For a good long time there has been this idea that if you give your stuff away for free it will find more people, and those people will find their way back to you and if it’s good, then eventually labels will be knocking down your door.
Or is that not the way you picture it? And I’m not saying that’s totally wrong, I just don’t want to wait for someone to come along and promote me or my music.
Wanting Someone To Do It For Us (Or ‘The Lazy Approach’):
I used to think that if I gave away all my stuff and kept making good stuff that labels would eventually come find me. That’s kinda lazy.
It’s not that I’m charitable with my art and want to share with the world without getting anything in return. It’s that I’ve been lazy about marketing and learning how to earn and appreciate fans.
I just want to make music, I’d tell myself.
What I really meant was ”I don’t want to do that thing that I don’t know how to do,” namely marketing / networking / hustling.
If I had admitted it then, it would’ve become clear that for me ”I just want to make music” meant ”I’m not willing to be uncomfortable and put myself out there.” Basically ”I’m not willing to try that hard because I might fail.”
I’ve been creating songs since I was 15, now I want to get something in return for that value I put into the world, how about you?
What are the benefits of giving it away?
So when I got a message from a guy on Soundcloud simply saying “I like your music, and I want to put your song out for free on my next free compilation!” I applied my principle. I asked him: “What do I have to benefit from that, compared to the loss of me giving this thing away for free?”
The obvious answer is “Well, free promotion.” And that is what a lot of us have been doing for a decade or so.
However, I didn’t see the value of him putting out my song at all when it was already out, right there on my page. Putting it out on his page would dilute the results of the song only being on my page. The balance is, it may have brought me new followers, who in the future would get stuff off of my page, which was something I didn’t think about at the time. I may have screwed it up.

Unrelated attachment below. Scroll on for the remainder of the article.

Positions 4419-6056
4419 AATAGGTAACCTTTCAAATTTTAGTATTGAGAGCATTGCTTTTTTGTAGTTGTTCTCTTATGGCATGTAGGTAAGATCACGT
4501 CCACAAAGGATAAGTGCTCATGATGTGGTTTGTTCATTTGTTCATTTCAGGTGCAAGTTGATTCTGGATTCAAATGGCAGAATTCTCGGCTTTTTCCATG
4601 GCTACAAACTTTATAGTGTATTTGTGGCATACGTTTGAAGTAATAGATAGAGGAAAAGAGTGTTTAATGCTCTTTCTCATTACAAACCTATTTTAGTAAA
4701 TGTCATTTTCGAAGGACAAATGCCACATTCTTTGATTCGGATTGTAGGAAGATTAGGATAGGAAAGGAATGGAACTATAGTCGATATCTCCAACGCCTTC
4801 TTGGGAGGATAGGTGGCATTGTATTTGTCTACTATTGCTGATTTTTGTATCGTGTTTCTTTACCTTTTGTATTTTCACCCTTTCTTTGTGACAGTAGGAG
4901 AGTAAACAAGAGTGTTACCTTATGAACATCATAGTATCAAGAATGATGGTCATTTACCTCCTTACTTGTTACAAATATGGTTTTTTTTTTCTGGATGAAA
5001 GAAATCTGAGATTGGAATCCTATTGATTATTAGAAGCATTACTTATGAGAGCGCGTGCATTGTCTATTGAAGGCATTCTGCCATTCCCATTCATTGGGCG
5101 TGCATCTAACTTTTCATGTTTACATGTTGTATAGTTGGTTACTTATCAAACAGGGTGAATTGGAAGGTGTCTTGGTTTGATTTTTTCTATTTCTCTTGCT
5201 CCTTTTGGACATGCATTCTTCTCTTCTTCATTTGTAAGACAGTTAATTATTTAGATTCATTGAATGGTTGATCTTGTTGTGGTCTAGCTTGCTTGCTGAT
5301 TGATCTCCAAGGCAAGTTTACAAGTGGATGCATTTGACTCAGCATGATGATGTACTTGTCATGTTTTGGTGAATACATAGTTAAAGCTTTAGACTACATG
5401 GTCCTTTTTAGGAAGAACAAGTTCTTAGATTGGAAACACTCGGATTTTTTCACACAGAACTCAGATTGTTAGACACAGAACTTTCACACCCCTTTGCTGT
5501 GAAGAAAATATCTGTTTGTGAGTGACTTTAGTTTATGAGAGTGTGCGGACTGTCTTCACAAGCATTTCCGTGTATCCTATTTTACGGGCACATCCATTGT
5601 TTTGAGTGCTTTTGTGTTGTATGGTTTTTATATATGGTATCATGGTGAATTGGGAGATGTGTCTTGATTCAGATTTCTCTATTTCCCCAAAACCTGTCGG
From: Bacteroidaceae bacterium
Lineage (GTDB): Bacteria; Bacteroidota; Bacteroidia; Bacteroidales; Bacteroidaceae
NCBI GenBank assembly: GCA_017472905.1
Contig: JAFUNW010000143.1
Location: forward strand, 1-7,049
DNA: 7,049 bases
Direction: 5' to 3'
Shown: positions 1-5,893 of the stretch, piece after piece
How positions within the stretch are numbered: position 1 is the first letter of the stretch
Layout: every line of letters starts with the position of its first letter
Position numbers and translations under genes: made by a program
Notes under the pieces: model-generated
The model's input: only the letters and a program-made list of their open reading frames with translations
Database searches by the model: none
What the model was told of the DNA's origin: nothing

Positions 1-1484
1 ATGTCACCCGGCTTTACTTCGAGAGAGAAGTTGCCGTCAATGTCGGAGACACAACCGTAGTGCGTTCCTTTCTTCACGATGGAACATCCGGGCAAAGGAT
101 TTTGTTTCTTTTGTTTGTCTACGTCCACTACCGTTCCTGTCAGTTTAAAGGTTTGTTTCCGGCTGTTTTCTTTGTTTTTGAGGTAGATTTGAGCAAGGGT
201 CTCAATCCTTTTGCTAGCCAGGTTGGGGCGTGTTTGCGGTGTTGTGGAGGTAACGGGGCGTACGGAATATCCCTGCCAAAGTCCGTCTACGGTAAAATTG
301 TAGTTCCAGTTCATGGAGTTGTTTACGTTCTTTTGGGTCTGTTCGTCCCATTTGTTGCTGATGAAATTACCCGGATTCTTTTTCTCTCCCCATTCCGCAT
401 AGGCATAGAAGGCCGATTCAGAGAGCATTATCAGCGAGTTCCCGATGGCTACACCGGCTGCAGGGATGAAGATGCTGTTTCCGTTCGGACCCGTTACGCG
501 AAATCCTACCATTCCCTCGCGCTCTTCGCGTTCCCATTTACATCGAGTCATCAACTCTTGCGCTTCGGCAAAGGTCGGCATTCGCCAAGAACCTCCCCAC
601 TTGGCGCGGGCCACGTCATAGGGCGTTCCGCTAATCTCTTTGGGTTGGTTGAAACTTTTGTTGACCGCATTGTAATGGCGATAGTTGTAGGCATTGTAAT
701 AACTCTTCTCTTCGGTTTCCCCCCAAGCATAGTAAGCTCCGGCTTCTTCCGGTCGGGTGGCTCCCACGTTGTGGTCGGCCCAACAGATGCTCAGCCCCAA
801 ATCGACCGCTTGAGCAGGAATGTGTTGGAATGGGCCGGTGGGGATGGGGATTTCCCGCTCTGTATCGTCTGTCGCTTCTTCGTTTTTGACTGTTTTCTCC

But on second thought, I remember why I did this. Because it forced him to see my perspective, to recognize me and to value what I think. He responded kindly, and promised me he’d release my stuff in a way that was more beneficial in the future. Suddenly, we had a conversation. I sacrificed the publicity of giving the song away, but in return I started a conversation and I got to keep my song.
Ownership, Samples, Fans As Promoters
I’m not saying you should charge for all of your songs, either. Talking to Vanilla, a beatmaker from the UK who’s been pretty prolific and puts out quality music, music so good that it doesn’t need a label and promotion, people upload his stuff to YouTube for him. The fans act like a record label for him.
But he told me he’s not interested in gathering email addresses. And he let’s people pay whatever they want on Bandcamp, including no money at all, for the broke musicians and kids without credit cards or paypal accounts.
He’s generous, but also he’s mastered his style, he’s prolific and he has a following. He doesn’t know where they are or how to get ahold of them whenever he wants, but he has a following. He has to trust that they will seek him out next time he puts something out.
When You Legally Can’t Charge For Music
Oh, and big reason why he leaves the free option open on his songs? His songs are made of already copyrighted material. He samples soul, jazz & r&b songs, in a completely recognizable way, vocals and everything.
A Legal Way For Samplers & Re-Editors to Make A Buck
Legally Vanilla *can’t* charge for his music. He’s sampling the hell out of a bunch of Motown records, so he’d get sued. Record companies still are on the prowl for that. BUT he can allow people to ‘donate’ to him (a feature implicit in Bandcamp’s ‘pay what you want’ option).
And if I was a rich fan, I would give a lot out to those musicians who inspire me, just to keep them inspired and working. You get inspired by their music and want to give something back. Fans feel that.
Owning the fans
That’s what I mean by owning your fans. Let them pay you what you’re worth -and what it’s worth is whatever the value is of the feeling you give them with your music. And for people who like your music, that isn’t zero.
The currency you have is inspiration, and you can make as much of it as you want.
How about you, how do you plan to get paid for what you do?
Do you ever get paid more than you had expected?
What value do feel like you really offer to your fans?
Let me know in the comments below, I’m curious.